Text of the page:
…At American insistence a provision was inserted to state that the League Covenant did not invalidate existing treaties or understandings, with the Monroe Doctrine specifically named…

…Most of the colonial territories acquired by the victors of the First World War were to be made Mandates of the League of Nations. The Mandate Holders were to be custodians of the territories until the inhabitants were ready for self-government and were under requirements to treat the inhabitants in a certain manner. The League was to have supervisory authority under these mandates…

…A clause requiring member states to recognize religious equality was inserted. Japan attempted to insert a similar clause regarding racial equality and through adroit maneuvering managed to secure a majority of the delegations. The United States and the British Dominions were adamantly opposed to such a clause and convinced Britain to join in opposition. They were successfully able to get the clauses involving religion and racial equality removed from the draft of the Covenant.

The Japanese then had the Racial Equality clause proposed as a separate amendment. Fearing the loss of the United States making the League useless, Britain used a set of parliamentary maneuvers to prevent it from passing. Using their position as the chair for this matter, they delayed the vote as much as possible. Then they set a high quorum requirement for the vote. When the delegates came together to vote on the amendment, delegates from the United States, Britain, the Dominions, Portugal and Belgium were absent, making the unanimous vote for approval null and void.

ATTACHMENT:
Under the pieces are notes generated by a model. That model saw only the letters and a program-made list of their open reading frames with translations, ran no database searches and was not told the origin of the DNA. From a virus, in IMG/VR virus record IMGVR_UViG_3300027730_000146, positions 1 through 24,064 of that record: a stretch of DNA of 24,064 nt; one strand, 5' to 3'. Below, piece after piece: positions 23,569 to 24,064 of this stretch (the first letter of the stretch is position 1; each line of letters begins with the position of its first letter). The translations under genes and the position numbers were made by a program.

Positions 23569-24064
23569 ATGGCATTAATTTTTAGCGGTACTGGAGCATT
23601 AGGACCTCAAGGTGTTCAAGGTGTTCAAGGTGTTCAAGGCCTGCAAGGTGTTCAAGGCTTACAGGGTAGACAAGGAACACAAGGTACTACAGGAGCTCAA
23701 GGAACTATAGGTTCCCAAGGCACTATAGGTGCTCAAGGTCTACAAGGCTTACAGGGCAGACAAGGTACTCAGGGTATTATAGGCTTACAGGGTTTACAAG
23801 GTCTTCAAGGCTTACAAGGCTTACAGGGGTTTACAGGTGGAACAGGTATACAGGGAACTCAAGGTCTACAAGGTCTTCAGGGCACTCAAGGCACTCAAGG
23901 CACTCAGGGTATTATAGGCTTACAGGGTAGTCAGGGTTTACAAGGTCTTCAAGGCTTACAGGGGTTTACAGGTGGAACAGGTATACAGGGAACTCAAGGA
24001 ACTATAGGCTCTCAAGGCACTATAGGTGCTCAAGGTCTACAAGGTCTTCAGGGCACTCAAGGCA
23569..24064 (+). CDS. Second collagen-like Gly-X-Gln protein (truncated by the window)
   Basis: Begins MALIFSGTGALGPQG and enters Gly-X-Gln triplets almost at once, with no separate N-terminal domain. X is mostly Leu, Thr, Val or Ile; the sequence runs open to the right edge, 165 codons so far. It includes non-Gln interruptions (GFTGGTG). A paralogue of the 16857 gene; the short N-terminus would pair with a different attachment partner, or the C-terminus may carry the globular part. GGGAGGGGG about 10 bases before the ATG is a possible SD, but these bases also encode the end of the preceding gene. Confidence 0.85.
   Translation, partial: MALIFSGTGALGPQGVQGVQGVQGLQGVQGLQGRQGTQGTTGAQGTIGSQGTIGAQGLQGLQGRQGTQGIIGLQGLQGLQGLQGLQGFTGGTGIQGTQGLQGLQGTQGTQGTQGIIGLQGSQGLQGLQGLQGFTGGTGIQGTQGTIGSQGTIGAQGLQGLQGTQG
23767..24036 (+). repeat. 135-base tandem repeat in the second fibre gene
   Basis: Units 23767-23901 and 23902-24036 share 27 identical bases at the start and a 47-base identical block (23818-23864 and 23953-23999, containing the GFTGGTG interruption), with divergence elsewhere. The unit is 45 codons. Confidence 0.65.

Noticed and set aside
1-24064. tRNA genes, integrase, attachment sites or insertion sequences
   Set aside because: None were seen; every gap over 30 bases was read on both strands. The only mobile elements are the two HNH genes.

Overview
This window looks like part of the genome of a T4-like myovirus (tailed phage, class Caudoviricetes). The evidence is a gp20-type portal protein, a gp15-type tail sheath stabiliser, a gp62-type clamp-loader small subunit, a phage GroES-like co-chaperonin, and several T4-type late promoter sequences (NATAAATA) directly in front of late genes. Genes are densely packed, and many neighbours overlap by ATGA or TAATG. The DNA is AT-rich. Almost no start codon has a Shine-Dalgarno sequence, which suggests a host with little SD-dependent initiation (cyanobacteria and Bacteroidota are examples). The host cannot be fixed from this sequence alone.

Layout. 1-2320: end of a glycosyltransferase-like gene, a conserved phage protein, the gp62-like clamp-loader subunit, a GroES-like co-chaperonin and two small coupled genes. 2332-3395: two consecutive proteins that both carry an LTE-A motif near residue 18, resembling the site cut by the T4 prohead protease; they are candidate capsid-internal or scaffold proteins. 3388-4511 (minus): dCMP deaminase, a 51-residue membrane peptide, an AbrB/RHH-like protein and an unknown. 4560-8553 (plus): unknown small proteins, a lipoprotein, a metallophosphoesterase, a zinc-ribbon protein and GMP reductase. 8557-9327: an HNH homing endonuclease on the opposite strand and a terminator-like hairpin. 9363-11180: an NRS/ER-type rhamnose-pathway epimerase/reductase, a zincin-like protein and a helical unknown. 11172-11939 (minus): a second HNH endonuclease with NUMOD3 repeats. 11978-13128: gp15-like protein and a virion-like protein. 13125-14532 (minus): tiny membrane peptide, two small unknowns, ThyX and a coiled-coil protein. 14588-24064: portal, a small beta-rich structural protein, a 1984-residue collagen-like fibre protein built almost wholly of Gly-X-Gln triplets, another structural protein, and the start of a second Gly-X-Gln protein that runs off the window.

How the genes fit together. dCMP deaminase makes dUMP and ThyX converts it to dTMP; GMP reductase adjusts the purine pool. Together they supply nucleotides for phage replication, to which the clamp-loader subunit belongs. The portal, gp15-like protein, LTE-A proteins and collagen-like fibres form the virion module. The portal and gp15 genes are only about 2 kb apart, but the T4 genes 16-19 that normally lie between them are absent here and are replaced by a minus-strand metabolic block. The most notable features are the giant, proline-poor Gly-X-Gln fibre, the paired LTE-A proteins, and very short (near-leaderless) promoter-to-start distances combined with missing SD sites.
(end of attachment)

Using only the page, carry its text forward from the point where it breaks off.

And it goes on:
Attempts by Japan to add the proposal again were stymied by the rest of the Covenant being ready to vote on and wishes not to delay that…

…The failure of the Racial Equality Proposal was a key factor in Japan’s turn against the postwar order. If the status quo would not treat them equally, then why should they uphold it?...

…Most Nations agreed to the League Covenant as it stood and it entered into force on June 1st, 1920. In the United States however it had a thorny path ahead of it. Secretary of state Lansing had found twelve major disagreements between the United States and the League of Nations Covenant. Therefore he asked President Marshall to submit the treaty to the Senate with the following Reservations:

1) Only the United States would be allowed to judge if its obligations under the League were fulfilled before leaving and it could do that with a concurrent resolution from Congress

2) Nothing would compel the United States to military action without a declaration of war from Congress

3) The United States would have the power to reject any mandates assigned to it by the League

4) The United States reserves the right to determine what matters are within its domestic affairs and that those are solely a matter for the United States government and the League

5) The US interpretation of the Monroe Doctrine was not to be questioned